You might wonder why I’d even have a connection that I don’t really know that well or whom I don’t exchange much conversation with. Perhaps for you this is a bigger question. Well, yes there are people who just go about collecting connections at random and think it’s a race to have the highest number possible. I’m not one of those. I do think that in addition to building a network of people in my field, there is value in knowing people in other lines of work; connections where the benefits are not immediately obvious. I’m laying the groundwork for the future, and if they initiate a request with me, perhaps they are looking to benefit from me as a connection. So it’s not always what I can leverage from someone but more often than not what I might do for them.

Clicking on that ‘Congratulate so-and-so on their work anniversary’ is also important I think just because it’s nice to do. There’s no strings attached to sending the congratulatory message, I’m not asking for anything. It does from time-to-time result in a few messages back and forth; a check-in if you will and my relationship with that person gets some attention and nurturing.

So there’s some of my argument for the LinkedIn Notifications feature and it’s value. Sometimes it’s all the little things that cumulatively make a difference.

Networking: The Payoff Of Persistence


Whether you’re looking for employment or successfully employed, you’ve undoubtedly heard and know the value of networking. That being said, it is surprising that many people don’t do it well themselves; often not truly networking with others until necessity demands it. Like many things, necessity might  at that point force you to do it, but without the practice, you’re unlikely to be at your best.

So what exactly is networking and how do you both get started and do it well? Networking is having conversations with people where information is exchanged and relationships established and nurtured. It is often associated with advancing one’s own career but this latter part need not be part of some formal definition. Many people network for the purpose of solely learning more about the best practices in their field, or mentoring others without thinking to spin these into self promotions and advancement.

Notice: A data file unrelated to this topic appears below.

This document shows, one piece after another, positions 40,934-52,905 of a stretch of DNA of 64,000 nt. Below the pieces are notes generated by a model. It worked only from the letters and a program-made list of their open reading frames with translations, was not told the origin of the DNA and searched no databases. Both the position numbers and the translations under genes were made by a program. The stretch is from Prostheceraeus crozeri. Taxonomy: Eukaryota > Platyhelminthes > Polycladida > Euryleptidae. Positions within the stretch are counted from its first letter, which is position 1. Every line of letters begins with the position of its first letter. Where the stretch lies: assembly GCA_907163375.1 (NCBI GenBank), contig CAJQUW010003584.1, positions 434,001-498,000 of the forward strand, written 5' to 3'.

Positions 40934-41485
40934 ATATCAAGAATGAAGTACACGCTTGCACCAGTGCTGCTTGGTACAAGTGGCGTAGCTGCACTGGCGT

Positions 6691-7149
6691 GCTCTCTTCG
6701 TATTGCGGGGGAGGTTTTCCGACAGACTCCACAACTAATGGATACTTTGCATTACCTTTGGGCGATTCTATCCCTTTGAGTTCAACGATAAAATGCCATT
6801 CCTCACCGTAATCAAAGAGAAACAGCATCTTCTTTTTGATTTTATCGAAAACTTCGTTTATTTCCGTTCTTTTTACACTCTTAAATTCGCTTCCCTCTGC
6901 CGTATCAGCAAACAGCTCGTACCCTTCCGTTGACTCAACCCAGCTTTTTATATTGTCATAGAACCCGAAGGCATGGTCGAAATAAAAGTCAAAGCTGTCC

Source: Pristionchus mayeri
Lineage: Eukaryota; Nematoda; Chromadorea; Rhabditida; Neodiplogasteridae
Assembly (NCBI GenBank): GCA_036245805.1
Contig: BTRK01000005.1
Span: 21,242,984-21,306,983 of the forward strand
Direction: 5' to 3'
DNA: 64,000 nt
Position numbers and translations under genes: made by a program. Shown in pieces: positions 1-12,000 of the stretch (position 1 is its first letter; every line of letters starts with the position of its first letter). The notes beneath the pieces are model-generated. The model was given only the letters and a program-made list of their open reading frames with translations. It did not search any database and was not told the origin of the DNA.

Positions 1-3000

Today I’ve got a meeting set up for noon with one of my LinkedIn connections. This is a face-to-face meeting which could be a one-time only event. It has come about because she initiated contact, indicated she was relatively new to the area and has not had the success she’d hoped for in finding employment so far. Her request for either a meeting or a suggestion of someone else to contact in her field that might assist her is how she started. She’s taken initiative, reached out, and only time will tell if she’s satisfied or not with the outcome. It is however how networking begins.

Networking however has its payoffs. It can be so much more than a conversation. Last night I met with another person who reached out also via LinkedIn initially. This was our second face-to-face meeting. This time we talked about progress she was making, where she was in terms of her career thought process, looked at ways to strengthen her resume when applying and she shared a little of what transpired with others she was meeting with. During this second conversation, I also got some valuable feedback on some ideas I’m considering for the future and she took a real interest in my journey too. It was the best of networking; each person getting and giving for the benefit of both of us.

What is transpiring in the meeting above is a mutual investment in this relationship, rather than a one-way, “it’s all about me because I’m the one without a job” mentality. When both people feel they are benefitting from a conversation, each is invested to a higher degree.